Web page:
Cabotegravir (By injection)
Helps reduce the risk of getting HIV-1 infection (HIV-1 PrEP).
ApretudeThere may be other brand names for this medicine.
When This Medicine Should Not Be Used:This medicine is not right for everyone. You should not receive it if you had an allergic reaction to cabotegravir, if you already have the infection, or if you do not know your HIV-1 infection status.
How to Use This Medicine:
- Your doctor will prescribe your exact dose and tell you how often it should be given. This medicine is given as a shot into one of your muscles. It is usually given at your buttocks.
- A nurse or other health provider will give you this medicine.
- Your doctor may tell you take cabotegravir tablets for at least 28 days before you receive this medicine.
- Read and follow the patient instructions that come with this medicine. Talk to your doctor or pharmacist if you have any questions.
- Missed dose: Call your doctor or pharmacist for instructions.
Drugs and Foods to Avoid:
Ask your doctor or pharmacist before using any other medicine, including over-the-counter medicines, vitamins, and herbal products.
- You should not receive this medicine if you are also using a seizure medicine (including carbamazepine, oxcarbazepine, phenobarbital, phenytoin) or medicine to treat tuberculosis (including rifampin, rifapentine).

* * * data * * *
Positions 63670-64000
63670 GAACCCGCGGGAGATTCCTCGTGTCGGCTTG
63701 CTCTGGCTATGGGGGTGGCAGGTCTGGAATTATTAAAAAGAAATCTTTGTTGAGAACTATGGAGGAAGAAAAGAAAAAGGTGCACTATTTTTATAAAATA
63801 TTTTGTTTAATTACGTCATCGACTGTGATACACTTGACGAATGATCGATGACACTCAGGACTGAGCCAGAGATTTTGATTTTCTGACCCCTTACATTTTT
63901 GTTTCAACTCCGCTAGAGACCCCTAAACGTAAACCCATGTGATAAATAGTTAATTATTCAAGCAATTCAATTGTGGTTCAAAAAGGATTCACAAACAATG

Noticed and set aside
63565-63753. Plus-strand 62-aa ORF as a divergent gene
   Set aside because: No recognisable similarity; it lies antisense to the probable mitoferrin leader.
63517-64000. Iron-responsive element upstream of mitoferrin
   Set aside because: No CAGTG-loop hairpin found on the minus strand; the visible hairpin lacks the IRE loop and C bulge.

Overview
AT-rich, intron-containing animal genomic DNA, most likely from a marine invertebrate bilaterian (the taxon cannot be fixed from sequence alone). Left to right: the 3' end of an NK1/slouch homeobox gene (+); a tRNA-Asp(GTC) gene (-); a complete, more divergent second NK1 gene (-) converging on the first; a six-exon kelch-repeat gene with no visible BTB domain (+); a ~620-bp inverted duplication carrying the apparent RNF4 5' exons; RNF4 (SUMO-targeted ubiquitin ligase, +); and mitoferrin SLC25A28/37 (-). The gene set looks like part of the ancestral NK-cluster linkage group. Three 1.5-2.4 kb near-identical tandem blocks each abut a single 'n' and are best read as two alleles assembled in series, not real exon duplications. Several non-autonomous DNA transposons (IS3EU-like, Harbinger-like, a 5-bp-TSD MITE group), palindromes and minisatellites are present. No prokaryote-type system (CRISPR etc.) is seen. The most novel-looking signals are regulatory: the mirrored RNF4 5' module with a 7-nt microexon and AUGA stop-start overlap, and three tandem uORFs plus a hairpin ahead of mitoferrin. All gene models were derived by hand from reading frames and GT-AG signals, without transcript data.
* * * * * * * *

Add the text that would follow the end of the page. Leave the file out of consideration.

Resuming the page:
- Some medicines can affect how cabotegravir works. Tell your doctor if you also using methadone or rifabutin.
Warnings While Using This Medicine:
- Tell your doctor if you are pregnant or breastfeeding, or if you have kidney disease, liver disease, or depression.
- Your doctor may do tests to make sure you are negative from HIV-1 infection before receiving this medicine.
- This medicine may cause the following problems:
- Liver problems
- Changes in mood or behavior (including depression, suicidal thoughts)
- This medicine will not keep you from giving HIV to others. Always practice safe sex, even if your partner also has HIV. Do not share needles or other items that may have blood or body fluids on them.
- Your doctor will do lab tests at regular visits to check on the effects of this medicine. Keep all appointments.
Possible Side Effects While Using This Medicine:
Call your doctor right away if you notice any of these side effects:
- Allergic reaction: Itching or hives, swelling in your face or hands, swelling or tingling in your mouth or throat, chest tightness, trouble breathing
- Dark urine or pale stools, nausea, vomiting, loss of appetite, stomach pain, yellow skin or eyes
- Depression, unusual changes in behaviors or moods, thoughts of hurting yourself
If you notice these less serious side effects, talk with your doctor:
- Back or muscle pain
- Fever, chills, cough, runny or stuffy nose, sore throat, body aches
- Headache, dizziness, drowsiness
- Pain, itching, burning, swelling, or a lump under your skin where the shot was given
- Trouble sleeping
If you notice other side effects that you think are caused by this medicine, tell your doctor
Call your doctor for medical advice about side effects. You may report side effects to FDA at 1-800-FDA-1088
Last Updated: 6/2/2022